3. Visualise Your Architecture

I have worked in several teams where developers had no idea how their task fit into a bigger picture. A small technical decision made by a developer might have a wider architectural impact, but is impossible to prevent if developers do not understand the broader picture.

An effective Tech Lead often has a visual representation of their system architecture on-hand and uses it to have discussions with developers. There will often be different views of the architecture (logical, deployment, etc) and each diagram helps developers see how their task fits into a broader system architecture.

A whole-team whiteboard session is often a useful exercise for reviewing the overall architecture, as it evolves over time to meet differing requirements and the discussion during the session is even more important than the diagram. Focus on key quality attributes that drive out your architectural vision (scalability, performance, usability concerns, etc) and how they have shaped your architecture. Call out assumptions and the historical context to help developers guide their everyday decisions.

4. Spend Time 1-on-1 With Team Members

An effective Tech Lead will not be measured with how many coding tasks they complete. They are measured by how effective their software team is. Anything that a Tech Lead can do to make each person on their team better, makes the overall team better. Sit down with members on your team to understand their backgrounds, their strengths, their interests and their goals to understand how the people in your team fit together as a group. Connect developers with opportunities for them to grow. This means allowing them to take risks so they can learn and grow, but also contribute to the team. Encourage people sharing knowledge across the team and find ways to help each team member connect with each other.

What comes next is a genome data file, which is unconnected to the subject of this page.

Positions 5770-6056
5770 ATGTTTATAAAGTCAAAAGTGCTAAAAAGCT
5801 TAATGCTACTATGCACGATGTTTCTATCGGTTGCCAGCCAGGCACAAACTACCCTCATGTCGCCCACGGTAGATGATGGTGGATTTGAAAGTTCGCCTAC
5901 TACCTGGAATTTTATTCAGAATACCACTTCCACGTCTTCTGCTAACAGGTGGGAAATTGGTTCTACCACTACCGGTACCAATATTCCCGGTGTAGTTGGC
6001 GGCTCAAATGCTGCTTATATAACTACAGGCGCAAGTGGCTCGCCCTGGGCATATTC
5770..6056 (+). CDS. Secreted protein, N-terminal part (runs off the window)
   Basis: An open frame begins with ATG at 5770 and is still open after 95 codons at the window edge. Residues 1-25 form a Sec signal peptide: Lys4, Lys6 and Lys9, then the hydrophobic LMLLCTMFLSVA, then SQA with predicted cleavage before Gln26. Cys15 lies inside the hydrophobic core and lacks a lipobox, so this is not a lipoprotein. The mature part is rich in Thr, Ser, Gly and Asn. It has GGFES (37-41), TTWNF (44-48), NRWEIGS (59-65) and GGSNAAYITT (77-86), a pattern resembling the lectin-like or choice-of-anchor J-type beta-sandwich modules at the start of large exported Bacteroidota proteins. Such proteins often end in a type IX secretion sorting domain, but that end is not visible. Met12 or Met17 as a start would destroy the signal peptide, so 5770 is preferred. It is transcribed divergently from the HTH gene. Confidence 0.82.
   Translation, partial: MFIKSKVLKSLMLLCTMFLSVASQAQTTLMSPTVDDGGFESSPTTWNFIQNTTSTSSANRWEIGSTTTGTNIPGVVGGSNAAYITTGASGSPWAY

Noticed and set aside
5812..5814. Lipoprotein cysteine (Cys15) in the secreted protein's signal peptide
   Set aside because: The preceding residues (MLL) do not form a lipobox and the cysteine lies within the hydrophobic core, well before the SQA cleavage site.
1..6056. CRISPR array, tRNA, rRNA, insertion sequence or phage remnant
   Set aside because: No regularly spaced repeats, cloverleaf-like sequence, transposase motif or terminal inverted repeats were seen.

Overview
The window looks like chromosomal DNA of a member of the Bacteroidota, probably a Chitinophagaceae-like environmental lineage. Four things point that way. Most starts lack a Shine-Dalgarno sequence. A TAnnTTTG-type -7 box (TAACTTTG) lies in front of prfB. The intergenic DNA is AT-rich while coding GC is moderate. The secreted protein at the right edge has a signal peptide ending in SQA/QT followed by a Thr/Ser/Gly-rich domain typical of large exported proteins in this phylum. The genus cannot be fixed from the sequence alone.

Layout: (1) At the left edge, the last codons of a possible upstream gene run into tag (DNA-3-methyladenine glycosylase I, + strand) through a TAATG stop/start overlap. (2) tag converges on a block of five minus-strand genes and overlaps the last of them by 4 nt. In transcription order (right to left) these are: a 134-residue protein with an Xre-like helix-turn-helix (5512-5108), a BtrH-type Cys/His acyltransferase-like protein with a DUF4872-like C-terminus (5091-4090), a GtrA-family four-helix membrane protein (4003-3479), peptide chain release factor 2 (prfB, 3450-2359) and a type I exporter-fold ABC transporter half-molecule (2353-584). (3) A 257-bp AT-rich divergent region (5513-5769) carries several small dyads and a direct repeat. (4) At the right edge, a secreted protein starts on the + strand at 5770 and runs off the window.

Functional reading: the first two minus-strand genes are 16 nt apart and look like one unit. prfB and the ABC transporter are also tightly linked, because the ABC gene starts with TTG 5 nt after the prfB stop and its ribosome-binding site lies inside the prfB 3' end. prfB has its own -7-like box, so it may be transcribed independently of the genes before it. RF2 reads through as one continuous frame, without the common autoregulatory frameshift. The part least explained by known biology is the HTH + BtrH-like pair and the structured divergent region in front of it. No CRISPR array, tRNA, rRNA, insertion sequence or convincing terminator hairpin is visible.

5. Learn to Speak the Language of the Business

To be an effective Tech Lead, you will need a great relationship with people outside of the development team including people like Product Managers, Marketing, Sales and CxOs. They will not understand the vocabulary you accumulated as a developer, and talking to them in terms of frameworks, technical tools and platforms will only confuse them.

An effective Tech Lead finds ways for non-technical people to understand technical concepts, and the best way to do that is to find the terms that business people use and find ways to explain tasks in those terms. Use visual models, whiteboard sessions and metaphors to help business people understand technical concepts and their implications. You might rehearse on friends or relatives who don’t work in technology to see if you can succinctly explain an idea.

Minimize the translation layer as much as possible by bringing business terms into the development team and encouraging their use as much as possible. The better the developer team uses these domain terms, the better their understanding and empathy with business stakeholders will be.

This is a repost of an old blog post I published while I worked at ThoughtWorks and wanted to recapture it here. See the original here.